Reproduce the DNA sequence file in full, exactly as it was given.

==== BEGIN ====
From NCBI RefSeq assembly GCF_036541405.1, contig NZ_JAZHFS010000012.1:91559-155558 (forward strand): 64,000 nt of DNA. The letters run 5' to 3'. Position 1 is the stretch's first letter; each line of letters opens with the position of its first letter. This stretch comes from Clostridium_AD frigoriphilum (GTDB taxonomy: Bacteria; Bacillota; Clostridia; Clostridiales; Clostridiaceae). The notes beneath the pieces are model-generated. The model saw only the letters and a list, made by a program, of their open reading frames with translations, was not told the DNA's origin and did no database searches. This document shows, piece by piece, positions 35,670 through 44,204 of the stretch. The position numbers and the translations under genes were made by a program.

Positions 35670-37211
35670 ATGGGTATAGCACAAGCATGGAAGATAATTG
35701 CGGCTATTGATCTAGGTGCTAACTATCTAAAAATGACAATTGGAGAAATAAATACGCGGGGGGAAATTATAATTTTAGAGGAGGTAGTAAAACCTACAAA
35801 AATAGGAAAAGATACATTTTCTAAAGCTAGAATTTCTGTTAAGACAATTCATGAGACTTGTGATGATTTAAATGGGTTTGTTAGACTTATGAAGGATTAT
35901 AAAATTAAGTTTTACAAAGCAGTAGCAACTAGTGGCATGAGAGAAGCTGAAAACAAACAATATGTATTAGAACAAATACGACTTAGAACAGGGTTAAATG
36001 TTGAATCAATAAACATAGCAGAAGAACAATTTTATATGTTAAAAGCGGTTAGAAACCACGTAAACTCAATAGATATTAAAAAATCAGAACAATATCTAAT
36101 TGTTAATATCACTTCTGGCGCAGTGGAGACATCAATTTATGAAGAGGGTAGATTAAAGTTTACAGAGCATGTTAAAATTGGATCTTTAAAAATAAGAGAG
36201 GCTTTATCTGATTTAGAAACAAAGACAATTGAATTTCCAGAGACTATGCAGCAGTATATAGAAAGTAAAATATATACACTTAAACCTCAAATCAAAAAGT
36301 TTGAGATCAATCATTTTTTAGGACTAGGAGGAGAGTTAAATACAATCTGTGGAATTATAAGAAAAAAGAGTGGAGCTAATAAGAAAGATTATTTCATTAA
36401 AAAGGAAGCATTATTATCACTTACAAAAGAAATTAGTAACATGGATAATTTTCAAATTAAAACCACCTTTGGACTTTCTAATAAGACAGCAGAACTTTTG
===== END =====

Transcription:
From NCBI RefSeq assembly GCF_036541405.1, contig NZ_JAZHFS010000012.1:91559-155558 (forward strand): 64,000 nt of DNA. The letters run 5' to 3'. Position 1 is the stretch's first letter; each line of letters opens with the position of its first letter. This stretch comes from Clostridium_AD frigoriphilum (GTDB taxonomy: Bacteria; Bacillota; Clostridia; Clostridiales; Clostridiaceae). The notes beneath the pieces are model-generated. The model saw only the letters and a list, made by a program, of their open reading frames with translations, was not told the DNA's origin and did no database searches. This document shows, piece by piece, positions 35,670 through 44,204 of the stretch. The position numbers and the translations under genes were made by a program.

Positions 35670-37211
35670 ATGGGTATAGCACAAGCATGGAAGATAATTG
35701 CGGCTATTGATCTAGGTGCTAACTATCTAAAAATGACAATTGGAGAAATAAATACGCGGGGGGAAATTATAATTTTAGAGGAGGTAGTAAAACCTACAAA
35801 AATAGGAAAAGATACATTTTCTAAAGCTAGAATTTCTGTTAAGACAATTCATGAGACTTGTGATGATTTAAATGGGTTTGTTAGACTTATGAAGGATTAT
35901 AAAATTAAGTTTTACAAAGCAGTAGCAACTAGTGGCATGAGAGAAGCTGAAAACAAACAATATGTATTAGAACAAATACGACTTAGAACAGGGTTAAATG
36001 TTGAATCAATAAACATAGCAGAAGAACAATTTTATATGTTAAAAGCGGTTAGAAACCACGTAAACTCAATAGATATTAAAAAATCAGAACAATATCTAAT
36101 TGTTAATATCACTTCTGGCGCAGTGGAGACATCAATTTATGAAGAGGGTAGATTAAAGTTTACAGAGCATGTTAAAATTGGATCTTTAAAAATAAGAGAG
36201 GCTTTATCTGATTTAGAAACAAAGACAATTGAATTTCCAGAGACTATGCAGCAGTATATAGAAAGTAAAATATATACACTTAAACCTCAAATCAAAAAGT
36301 TTGAGATCAATCATTTTTTAGGACTAGGAGGAGAGTTAAATACAATCTGTGGAATTATAAGAAAAAAGAGTGGAGCTAATAAGAAAGATTATTTCATTAA
36401 AAAGGAAGCATTATTATCACTTACAAAAGAAATTAGTAACATGGATAATTTTCAAATTAAAACCACCTTTGGACTTTCTAATAAGACAGCAGAACTTTTG